Today I wrote the first two blog posts of my life – one for class and this glorious one. I also just decided I probably shouldn’t even be allowed to write on a blog, based on my frenetic and rambling tendencies…but oh well. It’s happening because I lie in wait for earnest writers-in-need, who apparently do not need my services tonight!
According to a display shelf thingamabob (not even a squiggly red spell-check line beneath that!) in Penrose Library, it is currently Banned Books Week. A little recent web surfing led me serendipitously to author Henry Miller. Miller wrote quasi-autobiographical novels such as Tropic of Cancer and Black Spring, but his works were banned in the U.S. until 1961. In fact, when Grove Press released Tropic of Cancer, the publishing house was charged with pornography and obscenity, and a series of court cases led all the way to the Supreme Court. In 1964, the Grove Press v. Gerstein ruling went in favor of the publisher. Tropic of Cancer was officially deemed “literature” by the highest court in the nation. Huh, I thought. Are those nine individuals qualified to define what is and isn’t literature?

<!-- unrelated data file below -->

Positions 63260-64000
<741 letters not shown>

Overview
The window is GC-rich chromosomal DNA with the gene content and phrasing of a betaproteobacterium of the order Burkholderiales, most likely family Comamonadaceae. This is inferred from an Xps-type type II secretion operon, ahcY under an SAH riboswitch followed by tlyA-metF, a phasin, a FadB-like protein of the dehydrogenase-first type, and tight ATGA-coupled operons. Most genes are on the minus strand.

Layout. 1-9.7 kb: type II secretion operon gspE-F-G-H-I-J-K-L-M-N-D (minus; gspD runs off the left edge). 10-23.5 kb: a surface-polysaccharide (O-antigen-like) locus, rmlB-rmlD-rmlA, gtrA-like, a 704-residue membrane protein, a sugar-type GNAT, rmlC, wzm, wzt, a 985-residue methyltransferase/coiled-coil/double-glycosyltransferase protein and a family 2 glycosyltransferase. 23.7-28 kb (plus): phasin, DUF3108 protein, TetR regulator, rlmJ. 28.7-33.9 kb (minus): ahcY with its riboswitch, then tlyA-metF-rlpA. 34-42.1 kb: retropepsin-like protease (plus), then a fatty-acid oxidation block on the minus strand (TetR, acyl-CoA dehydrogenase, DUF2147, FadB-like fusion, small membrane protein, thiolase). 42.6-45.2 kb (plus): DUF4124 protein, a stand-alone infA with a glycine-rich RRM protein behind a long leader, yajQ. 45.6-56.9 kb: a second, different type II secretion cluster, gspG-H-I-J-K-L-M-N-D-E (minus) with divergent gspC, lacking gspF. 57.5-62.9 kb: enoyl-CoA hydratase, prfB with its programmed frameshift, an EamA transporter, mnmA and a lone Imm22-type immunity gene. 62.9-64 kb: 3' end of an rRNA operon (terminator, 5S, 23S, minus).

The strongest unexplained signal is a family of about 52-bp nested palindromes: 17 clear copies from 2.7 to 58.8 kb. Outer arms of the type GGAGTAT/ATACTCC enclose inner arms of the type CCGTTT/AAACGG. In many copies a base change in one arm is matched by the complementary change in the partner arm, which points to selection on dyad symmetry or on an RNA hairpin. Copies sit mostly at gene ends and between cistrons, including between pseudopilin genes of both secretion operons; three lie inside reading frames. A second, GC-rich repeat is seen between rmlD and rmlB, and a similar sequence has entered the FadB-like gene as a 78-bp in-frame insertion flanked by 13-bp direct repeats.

Henry Miller also wrote this marvelous list called 11 Commandments of Writing. I’ll share my two favorites (here’s a link to all eleven: http://kottke.org/12/02/henry-millers-writing-commandments):
7. Keep human! See people, go places, drink if you feel like it.
11. Write first and always. Painting, music, friends, cinema, all these come afterwards.
Nicely contradictory, aren’t they? Perhaps the seventh is all the more appealing as I am tired and eager for the weekend, but it’s easy to forget to “keep human” when buckled down and writing. If you’re slogging through an assignment right now, Wednesday night at 11:46, take heed! Stay sane, take breaks, and remember to take a moment for yourself. If not now, then later tonight and absolutely tomorrow.